Please Stop Keeping Your Promises

As a form of entertainment, I subscribe to the e-newsletters of the status quo parties. Seriously, it can actually be funny. Like this week, when the NDP Conservative parties swapped election slogans. (The NDP sent out an email promising to “Stand Up for Canada” while the Conservatives are now getting “real results,” presumably for “real people.”) Maybe it’s some kind of exchange program.

Anyway, the latest Conservative email highlights three of their kept promises. Reader willing, I’d like to deal with them seriatim.

1. GST Cut
I don’t want to spend a lot of time on this, because there’s no shortage of economists who recognize that cutting consumption tax (as opposed to income tax) is bad economic policy, including the IMF and the OECD (not to mention the powerful Tim Hortons Think Tank). Our individual savings will be insignificant, and the GST cut is worth more to those with high-income.

Where cutting sales tax increases consumption (which is another way of saying increases the rate at which we take stuff from the Earth and turn it into waste), cutting income tax encourages saving and investment. You can then apply those income tax cuts to resource consumption, which discourages waste and inefficiency. In short, that’s what the we mean by “green tax shift.” (Unfortunately, the government has also raised income tax, so they’re doing the exact opposite.)

At the Rosedale United Church debate during the last election I was asked to explain our green tax shift policy, and in response the Conservative candidate said that he felt it was generally a good idea and that it was something his government would support. Either he didn’t understand my party’s platform or his own — I’m not sure which.

2. Increased Military Funding
I actually do think our military has been neglected for too long. For example, we still have it in our head’s that we’re the world’s peacekeepers, when in reality we’re not even in the top ten. And if we want to ask Canadians to put their lives on the line, the least we can do is make sure they have the tools they need to do the job.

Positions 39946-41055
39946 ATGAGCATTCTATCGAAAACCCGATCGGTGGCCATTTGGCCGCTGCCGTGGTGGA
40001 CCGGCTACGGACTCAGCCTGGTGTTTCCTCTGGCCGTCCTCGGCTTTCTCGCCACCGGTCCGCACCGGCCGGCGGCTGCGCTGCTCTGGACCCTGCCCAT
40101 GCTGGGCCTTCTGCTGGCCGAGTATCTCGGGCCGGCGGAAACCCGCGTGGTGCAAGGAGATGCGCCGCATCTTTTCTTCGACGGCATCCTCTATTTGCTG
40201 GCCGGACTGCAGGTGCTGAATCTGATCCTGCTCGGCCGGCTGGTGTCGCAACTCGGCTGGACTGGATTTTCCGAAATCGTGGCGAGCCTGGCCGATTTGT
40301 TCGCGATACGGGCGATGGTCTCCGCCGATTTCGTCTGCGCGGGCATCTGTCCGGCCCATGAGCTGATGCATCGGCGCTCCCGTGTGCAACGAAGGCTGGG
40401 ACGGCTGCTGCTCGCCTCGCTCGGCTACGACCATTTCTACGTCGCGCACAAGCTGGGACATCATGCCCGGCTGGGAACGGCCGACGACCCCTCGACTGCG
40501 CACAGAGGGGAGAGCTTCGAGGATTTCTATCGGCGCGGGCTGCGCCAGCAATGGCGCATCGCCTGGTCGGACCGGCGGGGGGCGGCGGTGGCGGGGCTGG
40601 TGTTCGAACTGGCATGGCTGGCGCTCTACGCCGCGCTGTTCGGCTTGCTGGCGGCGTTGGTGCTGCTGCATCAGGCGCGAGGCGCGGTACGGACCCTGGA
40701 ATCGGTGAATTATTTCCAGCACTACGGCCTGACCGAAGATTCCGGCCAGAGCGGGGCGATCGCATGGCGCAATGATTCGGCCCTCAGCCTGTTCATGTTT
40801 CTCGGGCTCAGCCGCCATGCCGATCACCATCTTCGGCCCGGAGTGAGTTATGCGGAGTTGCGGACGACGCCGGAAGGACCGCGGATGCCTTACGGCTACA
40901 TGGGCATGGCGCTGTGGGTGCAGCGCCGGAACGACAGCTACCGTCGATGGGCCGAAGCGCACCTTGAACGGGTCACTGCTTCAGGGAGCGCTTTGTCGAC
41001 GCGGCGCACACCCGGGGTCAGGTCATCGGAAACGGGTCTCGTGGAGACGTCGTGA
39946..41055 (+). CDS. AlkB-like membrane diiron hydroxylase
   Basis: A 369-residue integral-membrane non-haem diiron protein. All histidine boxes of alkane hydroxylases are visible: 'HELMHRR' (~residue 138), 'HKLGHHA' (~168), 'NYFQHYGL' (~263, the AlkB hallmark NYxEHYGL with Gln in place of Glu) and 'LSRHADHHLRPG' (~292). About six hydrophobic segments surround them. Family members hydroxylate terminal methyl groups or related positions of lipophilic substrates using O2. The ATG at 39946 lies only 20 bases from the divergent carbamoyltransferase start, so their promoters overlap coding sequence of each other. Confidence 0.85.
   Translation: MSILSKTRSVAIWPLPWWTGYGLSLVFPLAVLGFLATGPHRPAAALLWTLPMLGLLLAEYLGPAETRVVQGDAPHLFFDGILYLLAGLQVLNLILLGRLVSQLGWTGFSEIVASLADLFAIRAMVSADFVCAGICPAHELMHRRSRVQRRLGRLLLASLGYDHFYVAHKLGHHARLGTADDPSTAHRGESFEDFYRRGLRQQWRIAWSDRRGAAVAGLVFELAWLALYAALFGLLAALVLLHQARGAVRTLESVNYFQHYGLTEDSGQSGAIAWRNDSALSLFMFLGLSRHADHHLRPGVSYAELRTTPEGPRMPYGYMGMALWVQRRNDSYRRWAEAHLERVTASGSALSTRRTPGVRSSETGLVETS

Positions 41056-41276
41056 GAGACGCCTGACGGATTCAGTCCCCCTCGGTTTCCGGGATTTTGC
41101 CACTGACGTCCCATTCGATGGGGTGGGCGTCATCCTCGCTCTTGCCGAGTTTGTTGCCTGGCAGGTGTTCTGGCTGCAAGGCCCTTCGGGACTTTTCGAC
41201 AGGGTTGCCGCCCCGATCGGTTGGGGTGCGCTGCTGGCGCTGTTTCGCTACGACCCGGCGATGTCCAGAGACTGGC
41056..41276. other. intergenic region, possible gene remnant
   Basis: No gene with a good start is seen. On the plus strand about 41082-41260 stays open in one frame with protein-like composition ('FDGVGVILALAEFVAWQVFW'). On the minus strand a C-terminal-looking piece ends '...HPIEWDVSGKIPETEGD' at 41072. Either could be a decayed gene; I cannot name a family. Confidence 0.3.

Unfortunately, the Conservative plan gets the priorities for military spending all wrong. The plan’s two most expensive items by far are $8.3 billion for airlift capability, and $4.7 billion for 16 helicopters. The first item refers to the purchase of some heavy-lift aircraft used in transporting our troops and equipment around the world. The reason it’s a bad idea is because we’ve been able to rent our transport needs for a fraction of the cost. It’s a bit like buying a car instead of renting, even though you only use it to go to the cottage a few times a year. It’s not an effective use of military resources.

The second item is even less wise, since helicopters are primarily used to fight submarines. And you don’t have to be a military expert to know that submarines are probably not the number one threat to Canada right now.

Instead, we should be focusing on building a strong army capable of intervening in places like Darfur. We also might want to look into measures to protect our water, and give some thought to what the world’s going to look like when the phenomenon of eco-refuge really starts to take off.

3. Transit Pass Tax Credit
This isn’t a bad idea (it was actually part of our platform as well), but in a vacuum of any other action is almost useless.

Here’s the problem. Public transit is already almost the cheapest way to get around (second only to biking or walking), while driving is almost the most expensive (second only to being carried around by four professional football players on a sedan chair made of gold). The monthly parking rate in my office building is around $470 (almost 5x the cost of a TTC metropass), and people drive single-occupancy SUVs and mini-vans to work everyday. Once you’ve paid for the car, insurance, and gas, you’re looking at over $1000/month to drive to work! Even people in less offensive cars with access to cheaper parking are paying way more than someone who takes transit every day. Does anyone other than the government really think that a tax credit is going to speak to these folks?

Even if it did, there’s another problem (one that would have been identified by our minister of transportation if he’d taken transit recently). The subways are full. The commuter trains are full. Giving people a tax credit to ride transit when there isn’t any room makes about as much sense as giving out daycare money when there aren’t any daycare spaces.

Oh wait.

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